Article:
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Faces of Healthcare: What’s a Gastroenterologist?

what is a gastroenterologist

Overview

Gastroenterology is an area of medicine that focuses on the health of the digestive system, or the gastrointestinal (GI) tract. Gastroenterologists can treat everything from irritable bowel syndrome (IBS) to hepatitis C. Here’s a look at what these specialists do and when you should consider seeing one.

What is a gastroenterologist?

These specialists primarily diagnose and treat GI diseases in both men and women.

They perform endoscopic procedures, in which they use specialized instruments to view the GI tract and make a diagnosis. They don’t perform surgery. In some cases, they may work closely with a GI surgeon. They primarily work in clinic or hospital settings.

The GI system:

  • digests and moves food
  • absorbs nutrients
  • removes waste from your body

Gastroenterologists can treat any part of this system.

Although the GI system includes the mouth, these specialists generally don’t provide care or services here. Instead, dentists and dental specialists focus on the health of the oral cavity.

Other parts of the GI system include the:

  • pharynx
  • esophagus
  • stomach
  • small intestine
  • large intestine
  • liver
  • gallbladder
  • pancreas
  • salivary glands
  • tongue
  • epiglottis
  • rectum
  • anus

Proctologists also treat diseases of the rectum and anus.

What is gastroenterology?

Gastroenterology is a specialized area of medicine that focuses on the GI tract. Some gastroenterologists treat general diseases of the GI. Others focus on a particular type of gastroenterology.

Some possible areas of emphasis are:

  • hepatology, which focuses on the diagnosis and treatment of diseases of the liver, gallbladder, biliary tree, and pancreas
  • pancreatic disease
  • transplantation
  • inflammatory bowel disease, or chronic inflammation of your digestive tract
  • gastrointestinal cancer
  • endoscopic surveillance
  • reflux esophagitis, which is commonly due to gastroesophageal reflux disease

Education and training requirements

To become a gastroenterologist, you must earn a four-year college degree. Afterward, you have to complete four years of medical school. After graduating from medical school, you need to complete a three-year training program, called a residency, in internal medicine. During this time, you work alongside experienced gastroenterologists and receive professional mentorship.

After you complete your residency, you must complete a two- or three-year fellowship to receive more specialized training in this field. This includes training in endoscopy, which is a nonsurgical procedure doctors use to examine the GI tract.

Once you’ve completed your training, you must pass a specialty certification exam for gastroenterologists. The American Board of Internal Medicine certifies you upon successful completion of the exam.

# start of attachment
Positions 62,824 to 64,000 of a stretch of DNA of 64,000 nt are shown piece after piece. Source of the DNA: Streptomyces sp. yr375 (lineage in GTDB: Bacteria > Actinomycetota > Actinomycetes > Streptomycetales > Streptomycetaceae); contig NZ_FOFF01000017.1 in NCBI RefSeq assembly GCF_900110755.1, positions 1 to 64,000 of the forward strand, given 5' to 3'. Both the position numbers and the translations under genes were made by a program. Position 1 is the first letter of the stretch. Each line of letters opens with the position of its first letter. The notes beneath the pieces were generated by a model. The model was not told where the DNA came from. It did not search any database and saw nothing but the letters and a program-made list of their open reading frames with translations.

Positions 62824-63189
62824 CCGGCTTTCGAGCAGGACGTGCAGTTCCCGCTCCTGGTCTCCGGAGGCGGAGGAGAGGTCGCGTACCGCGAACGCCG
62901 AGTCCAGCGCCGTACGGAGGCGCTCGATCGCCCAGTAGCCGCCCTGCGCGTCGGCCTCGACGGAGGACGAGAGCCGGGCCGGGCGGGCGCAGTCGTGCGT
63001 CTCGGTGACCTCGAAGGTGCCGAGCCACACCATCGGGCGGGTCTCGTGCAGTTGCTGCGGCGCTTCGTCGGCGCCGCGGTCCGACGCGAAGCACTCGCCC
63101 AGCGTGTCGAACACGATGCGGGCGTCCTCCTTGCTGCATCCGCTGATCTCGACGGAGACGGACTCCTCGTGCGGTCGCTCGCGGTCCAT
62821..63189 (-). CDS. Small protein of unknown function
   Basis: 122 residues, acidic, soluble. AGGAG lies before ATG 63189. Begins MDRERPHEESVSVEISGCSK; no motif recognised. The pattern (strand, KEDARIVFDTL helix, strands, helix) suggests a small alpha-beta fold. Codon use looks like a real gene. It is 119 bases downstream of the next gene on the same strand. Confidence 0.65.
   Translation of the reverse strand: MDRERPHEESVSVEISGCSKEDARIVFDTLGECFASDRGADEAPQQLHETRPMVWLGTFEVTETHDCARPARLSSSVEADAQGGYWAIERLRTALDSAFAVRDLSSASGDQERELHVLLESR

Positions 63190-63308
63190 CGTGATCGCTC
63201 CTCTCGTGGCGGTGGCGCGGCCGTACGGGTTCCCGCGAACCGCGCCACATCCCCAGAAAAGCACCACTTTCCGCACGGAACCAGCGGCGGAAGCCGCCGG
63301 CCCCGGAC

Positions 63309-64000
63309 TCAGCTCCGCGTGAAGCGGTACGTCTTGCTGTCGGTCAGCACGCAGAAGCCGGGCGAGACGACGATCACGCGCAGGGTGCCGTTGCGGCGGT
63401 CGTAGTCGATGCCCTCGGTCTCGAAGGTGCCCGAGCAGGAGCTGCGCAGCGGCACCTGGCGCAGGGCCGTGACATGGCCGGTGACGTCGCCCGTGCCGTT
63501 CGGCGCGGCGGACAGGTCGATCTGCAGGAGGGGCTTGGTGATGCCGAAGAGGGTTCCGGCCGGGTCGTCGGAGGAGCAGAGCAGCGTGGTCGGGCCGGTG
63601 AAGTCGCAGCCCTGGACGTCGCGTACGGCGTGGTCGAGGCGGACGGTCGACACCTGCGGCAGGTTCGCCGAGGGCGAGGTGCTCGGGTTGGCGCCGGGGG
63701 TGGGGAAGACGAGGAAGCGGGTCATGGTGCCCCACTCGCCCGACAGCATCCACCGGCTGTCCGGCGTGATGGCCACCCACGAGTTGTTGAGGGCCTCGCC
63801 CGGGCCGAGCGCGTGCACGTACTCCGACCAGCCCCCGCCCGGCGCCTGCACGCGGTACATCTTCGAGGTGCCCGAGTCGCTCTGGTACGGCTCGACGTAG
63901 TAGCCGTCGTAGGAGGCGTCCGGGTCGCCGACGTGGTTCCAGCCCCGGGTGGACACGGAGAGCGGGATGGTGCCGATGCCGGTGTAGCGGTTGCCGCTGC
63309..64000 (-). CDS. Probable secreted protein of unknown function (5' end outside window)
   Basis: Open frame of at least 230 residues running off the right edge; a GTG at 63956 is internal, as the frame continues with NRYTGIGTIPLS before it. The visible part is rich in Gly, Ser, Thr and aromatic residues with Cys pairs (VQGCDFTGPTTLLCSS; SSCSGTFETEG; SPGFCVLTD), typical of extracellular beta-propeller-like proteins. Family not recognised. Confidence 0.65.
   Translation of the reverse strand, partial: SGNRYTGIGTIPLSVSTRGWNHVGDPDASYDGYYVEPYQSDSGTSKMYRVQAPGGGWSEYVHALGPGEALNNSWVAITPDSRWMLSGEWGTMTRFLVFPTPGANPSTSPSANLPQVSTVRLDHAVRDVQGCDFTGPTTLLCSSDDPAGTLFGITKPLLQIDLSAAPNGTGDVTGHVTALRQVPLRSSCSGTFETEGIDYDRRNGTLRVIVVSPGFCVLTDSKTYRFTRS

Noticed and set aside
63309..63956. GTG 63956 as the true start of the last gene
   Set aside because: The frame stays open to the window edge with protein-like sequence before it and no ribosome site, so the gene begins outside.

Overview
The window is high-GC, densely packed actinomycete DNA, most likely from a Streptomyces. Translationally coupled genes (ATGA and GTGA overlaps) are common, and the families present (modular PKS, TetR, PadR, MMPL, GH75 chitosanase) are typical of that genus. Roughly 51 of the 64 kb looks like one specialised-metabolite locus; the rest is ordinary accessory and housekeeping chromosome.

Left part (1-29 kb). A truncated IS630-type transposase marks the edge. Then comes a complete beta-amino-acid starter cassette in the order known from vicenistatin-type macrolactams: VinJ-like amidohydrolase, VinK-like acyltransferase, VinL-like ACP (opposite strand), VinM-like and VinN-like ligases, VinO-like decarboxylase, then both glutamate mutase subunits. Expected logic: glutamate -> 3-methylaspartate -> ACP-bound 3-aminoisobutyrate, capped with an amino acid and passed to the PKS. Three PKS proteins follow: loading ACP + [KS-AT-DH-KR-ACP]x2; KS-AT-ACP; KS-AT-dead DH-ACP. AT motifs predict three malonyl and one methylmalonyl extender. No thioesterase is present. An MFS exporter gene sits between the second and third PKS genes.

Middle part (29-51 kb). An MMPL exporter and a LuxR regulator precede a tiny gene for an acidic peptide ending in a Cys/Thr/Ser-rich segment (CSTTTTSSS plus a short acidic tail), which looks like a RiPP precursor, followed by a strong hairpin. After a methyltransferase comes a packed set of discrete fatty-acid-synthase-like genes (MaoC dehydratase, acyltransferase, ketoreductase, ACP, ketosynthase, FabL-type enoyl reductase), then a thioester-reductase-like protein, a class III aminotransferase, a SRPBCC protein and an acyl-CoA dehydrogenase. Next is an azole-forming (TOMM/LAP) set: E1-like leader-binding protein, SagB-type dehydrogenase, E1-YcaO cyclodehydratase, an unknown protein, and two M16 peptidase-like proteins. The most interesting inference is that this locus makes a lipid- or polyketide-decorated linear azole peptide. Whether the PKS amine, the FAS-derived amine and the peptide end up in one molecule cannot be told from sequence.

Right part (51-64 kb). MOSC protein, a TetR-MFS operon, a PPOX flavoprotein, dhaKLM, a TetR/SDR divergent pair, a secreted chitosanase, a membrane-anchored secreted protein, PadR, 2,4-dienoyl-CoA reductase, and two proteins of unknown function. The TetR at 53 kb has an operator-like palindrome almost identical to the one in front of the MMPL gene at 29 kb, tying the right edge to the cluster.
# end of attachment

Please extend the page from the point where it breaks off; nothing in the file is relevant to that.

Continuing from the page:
I feel like I’m making a real difference in people's lives every day. One of the most rewarding of these is preventing colon cancer by removing polyps when people have a colonoscopy. It’s also very rewarding when I can help people lose weight. This involves helping people to overcome obstacles, change their lifestyle, and take control of their health to improve it.
— Nitin Kumar, M.D.

What conditions do gastroenterologists treat?

These specialists treat a number of conditions affecting the GI system. This can include:

  • acid reflux
  • ulcers
  • IBS
  • hepatitis C
  • polyps, or growths, which typically occur in the large intestine
  • jaundice, or a yellowing of the skin
  • hemorrhoids
  • bloody stool
  • pancreatitis, or a rare disease causing inflammation of the pancreas
  • colon cancer

Check out: Irritable bowel syndrome vs. inflammatory bowel disease »

What procedures do gastroenterologists perform?

These specialists perform a range of nonsurgical procedures. This can include:

  • endoscopic ultrasounds to examine the upper and lower GI tract, as well as other internal organs
  • colonoscopies to detect colon cancer or colon polyps
  • endoscopic retrograde cholangiopancreatography to identify gallstones, tumors, or scar tissue in the bile duct area
  • sigmoidoscopies to evaluate blood loss or pain in the bowel
  • liver biopsies to assess inflammation and fibrosis
  • capsule endoscopies to examine the small intestine
  • double balloon enteroscopies to examine the small intestine

When should you see a gastroenterologist?

Your primary care doctor may refer you to this specialist if you:

  • have unexplained blood in your stool
  • have unexplained difficulty swallowing
  • are experiencing abdominal pain

If you’re over the age of 50, you may also want to meet with a gastroenterologist for preventive care. Men and women over the age of 50 have an increased risk for colon cancer.

If you’re in this age group, you should get screened regularly. If you have a relative with colon cancer, you should ask your doctor about when to start getting screenings.

Keep reading: GERD by the numbers: Facts, statistics, and you »

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